"people used to ask June how she was doing, and she used to say - 'I'm just trying to matter'. And I know what she means. You know, I'm just trying to matter…"
As much as this struck me as a universal truth, the idea that we want our lives to matter, it also made me a little bit sad. Because there was the slight insinuation that now that she has an Oscar, her life may matter a little bit more because her name will be in the record books and she will be remembered.
Recently I put together a video montage of old photographs for our Gran-Gran's 100 year old birthday. I used the music of her youth and separated photos into segments of her life. I have to admit, I was pretty proud of it, but I in no way expected her response.
Sure, she thanked me and told me she loved it. But in the next breath, through tears, she shared a memory about cleaning out her mother's home. "There was a trunk at the end of her bed," she said, "it was filled with old photographs. But we didn't know who anybody was. We asked around but nobody knew and we ended up just throwing them away. Someone cared to take these pictures, and we just threw them away, like their lives didn't matter at all."
How long had she carried around the guilt of throwing photos away? How long had she feared that the same fate awaited the photos of her mother holding her as a baby, of her now deceased brother smiling next to her on the porch, of her now grown babies playing on a beach? How long had she equated these photos being lost to no longer mattering?
Somehow the simple act of switching these photos to a modern medium, of celebrating them together, relieved some of her fears.
That was not the response I was expecting, but it has stayed with me. Here is a woman who has lead an extraordinary life. She has raised a healthy and successful tight knit family that loves her and surrounds her constantly. She still, at 100, has a social life, a strong faith life, and her wits about her. I kind of figured that if you reach that point, you metaphorically raise your arms like you won the Boston Marathon and declare victory in life.
But her fear is no different than any of ours. Do I matter? Will my life, and everything that was important to me be remembered?
Everyone deserves to know just how much their life means to others.
Everyone deserves to know just how much their life matters.
Because it does. Our lives matter. The choices we make, the joy or anger we choose to spread, the roads we take. We are created. We are loved. We matter.
Sometimes it is harder to see. Sometimes we can feel ok about ourselves but see the loneliness all around us and determine that maybe there is nothing and no one looking out for us after all. We can get lost in Eleanor Rigby melancholy. All the lonely people… where do they all belong?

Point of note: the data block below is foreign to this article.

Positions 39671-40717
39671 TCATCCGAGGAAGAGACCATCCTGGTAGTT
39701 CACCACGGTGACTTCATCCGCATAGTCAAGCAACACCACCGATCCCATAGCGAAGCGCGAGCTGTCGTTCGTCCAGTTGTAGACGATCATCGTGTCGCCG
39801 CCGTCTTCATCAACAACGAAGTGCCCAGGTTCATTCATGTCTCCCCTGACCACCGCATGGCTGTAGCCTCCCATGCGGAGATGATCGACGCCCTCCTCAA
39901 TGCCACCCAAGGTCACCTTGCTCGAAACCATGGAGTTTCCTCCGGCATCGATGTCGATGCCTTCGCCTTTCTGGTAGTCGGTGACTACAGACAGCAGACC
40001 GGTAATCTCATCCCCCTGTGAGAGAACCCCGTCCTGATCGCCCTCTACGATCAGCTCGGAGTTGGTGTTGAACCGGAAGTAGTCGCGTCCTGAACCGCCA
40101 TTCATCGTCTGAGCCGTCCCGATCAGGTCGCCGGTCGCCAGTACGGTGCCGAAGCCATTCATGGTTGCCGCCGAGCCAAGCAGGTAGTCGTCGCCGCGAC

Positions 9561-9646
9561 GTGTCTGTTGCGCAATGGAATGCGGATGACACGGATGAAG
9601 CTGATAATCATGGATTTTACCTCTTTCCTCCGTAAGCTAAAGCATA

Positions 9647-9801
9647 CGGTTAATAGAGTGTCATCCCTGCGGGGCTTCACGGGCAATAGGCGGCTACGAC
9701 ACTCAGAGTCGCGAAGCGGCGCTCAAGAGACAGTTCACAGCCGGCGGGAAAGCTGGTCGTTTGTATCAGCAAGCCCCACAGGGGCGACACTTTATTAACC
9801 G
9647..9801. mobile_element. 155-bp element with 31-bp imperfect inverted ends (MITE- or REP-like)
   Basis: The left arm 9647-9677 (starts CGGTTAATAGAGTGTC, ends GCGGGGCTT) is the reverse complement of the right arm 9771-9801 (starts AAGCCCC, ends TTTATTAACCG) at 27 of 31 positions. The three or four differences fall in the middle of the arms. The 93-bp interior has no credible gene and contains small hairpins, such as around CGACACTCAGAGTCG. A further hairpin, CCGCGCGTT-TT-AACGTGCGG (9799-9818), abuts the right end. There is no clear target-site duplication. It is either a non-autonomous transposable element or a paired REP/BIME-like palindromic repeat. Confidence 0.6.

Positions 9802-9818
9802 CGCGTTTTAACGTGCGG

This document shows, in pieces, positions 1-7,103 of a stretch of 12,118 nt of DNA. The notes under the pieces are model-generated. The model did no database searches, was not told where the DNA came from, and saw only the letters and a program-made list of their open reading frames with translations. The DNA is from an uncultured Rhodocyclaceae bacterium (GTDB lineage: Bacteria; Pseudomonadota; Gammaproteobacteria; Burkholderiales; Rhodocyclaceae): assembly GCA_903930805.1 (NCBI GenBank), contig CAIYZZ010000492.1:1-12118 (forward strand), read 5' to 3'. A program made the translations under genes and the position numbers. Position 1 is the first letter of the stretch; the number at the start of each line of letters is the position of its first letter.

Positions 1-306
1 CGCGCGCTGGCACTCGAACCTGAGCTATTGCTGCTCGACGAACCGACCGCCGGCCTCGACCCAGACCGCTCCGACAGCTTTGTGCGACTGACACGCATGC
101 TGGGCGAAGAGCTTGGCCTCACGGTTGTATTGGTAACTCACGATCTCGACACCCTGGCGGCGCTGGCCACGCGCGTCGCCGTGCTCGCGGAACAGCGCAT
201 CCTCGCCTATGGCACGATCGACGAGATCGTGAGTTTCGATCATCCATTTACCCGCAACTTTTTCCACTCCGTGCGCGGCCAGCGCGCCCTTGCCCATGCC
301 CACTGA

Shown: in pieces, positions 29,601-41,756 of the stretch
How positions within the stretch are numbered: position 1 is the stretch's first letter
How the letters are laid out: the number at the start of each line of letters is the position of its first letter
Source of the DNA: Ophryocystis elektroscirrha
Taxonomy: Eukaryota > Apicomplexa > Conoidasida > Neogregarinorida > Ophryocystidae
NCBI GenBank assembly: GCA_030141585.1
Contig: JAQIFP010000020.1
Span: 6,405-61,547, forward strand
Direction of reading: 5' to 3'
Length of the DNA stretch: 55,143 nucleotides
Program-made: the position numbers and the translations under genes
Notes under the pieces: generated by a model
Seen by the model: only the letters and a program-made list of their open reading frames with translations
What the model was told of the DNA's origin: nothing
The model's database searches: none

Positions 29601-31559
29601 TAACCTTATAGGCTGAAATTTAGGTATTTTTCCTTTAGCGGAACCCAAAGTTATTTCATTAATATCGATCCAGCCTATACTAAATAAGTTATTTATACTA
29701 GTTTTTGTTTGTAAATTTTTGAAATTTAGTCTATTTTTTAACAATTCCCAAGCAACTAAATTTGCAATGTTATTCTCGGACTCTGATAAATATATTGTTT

But it is in those moments that it is imperative we look out for one another. If you see someone that looks lonely, that is your prompting to let them know you see them. A wave, a smile, walking the newspaper to your elderly neighbor's door and handing it to them. We can not cure someone else's loneliness, but we can let them know that they are not alone.
In Shall We Dance, Susan Sarandon's character sums up marriage by saying it's most important function is to bear witness to someone else's life. "You're saying, 'your life will not go unnoticed because I will notice it. Your life will not go unwitnessed because I will be your witness."
In college, I went through a heavy depression. It was my roommate, (with whom I didn't really get along at the time) who helped pull me out with, maybe, an unconventional way.
"Seriously, Mandy, I'm sick of seeing you laying in bed. Get the hell up. I'm serious. I'm sick of it." And she wouldn't leave until I obeyed. That was the beginning of my healing.
We may not have been friends at the time but she saw me. She was giving witness to my life and it mattered to her. It pissed her off. …maybe not the mattering we are all looking for… but I realized my life was affecting hers. And by simply letting me know, she may have saved my life.
Countless times a day, we have the opportunity to affect other people's lives… to matter to them whether or not they realize it. But our opportunities to let people know how much they matter to us, feel few and far between.
Whether it's awkward or feels too sentimental, it is rare that we tell people that what they have done, that their friendship, that their life has forever become a part of you. How often we only think to tell them when it is too late. How often we must comfort friends with that very fear by saying, "I'm sure they knew how much you loved them. I'm sure they knew how much they mattered to you."
But that wondering is agony.
So I issue a challenge and a promise today.
I challenge you to tell people how much they mean to you. I challenge you to reach out to that friend you've lost touch with on Facebook and just send them a quick message letting them know that memories with them are still some of your favorites or that their friendship in a time when you maybe weren't at your best means the world to you.
And I promise that if ever for a moment you feel like your life doesn't matter, I will show you it does. I promise that if there is something you want to say to someone but aren't sure how, I can help you find the words. If you are going through a depression I will tell you that it pisses me off and you need to realize you matter, you are loved, and you can get through it.
I promise that if you think that no one else is, I will be a witness to your life and it will matter to me.
And if I am witness to your life, then my life matters too.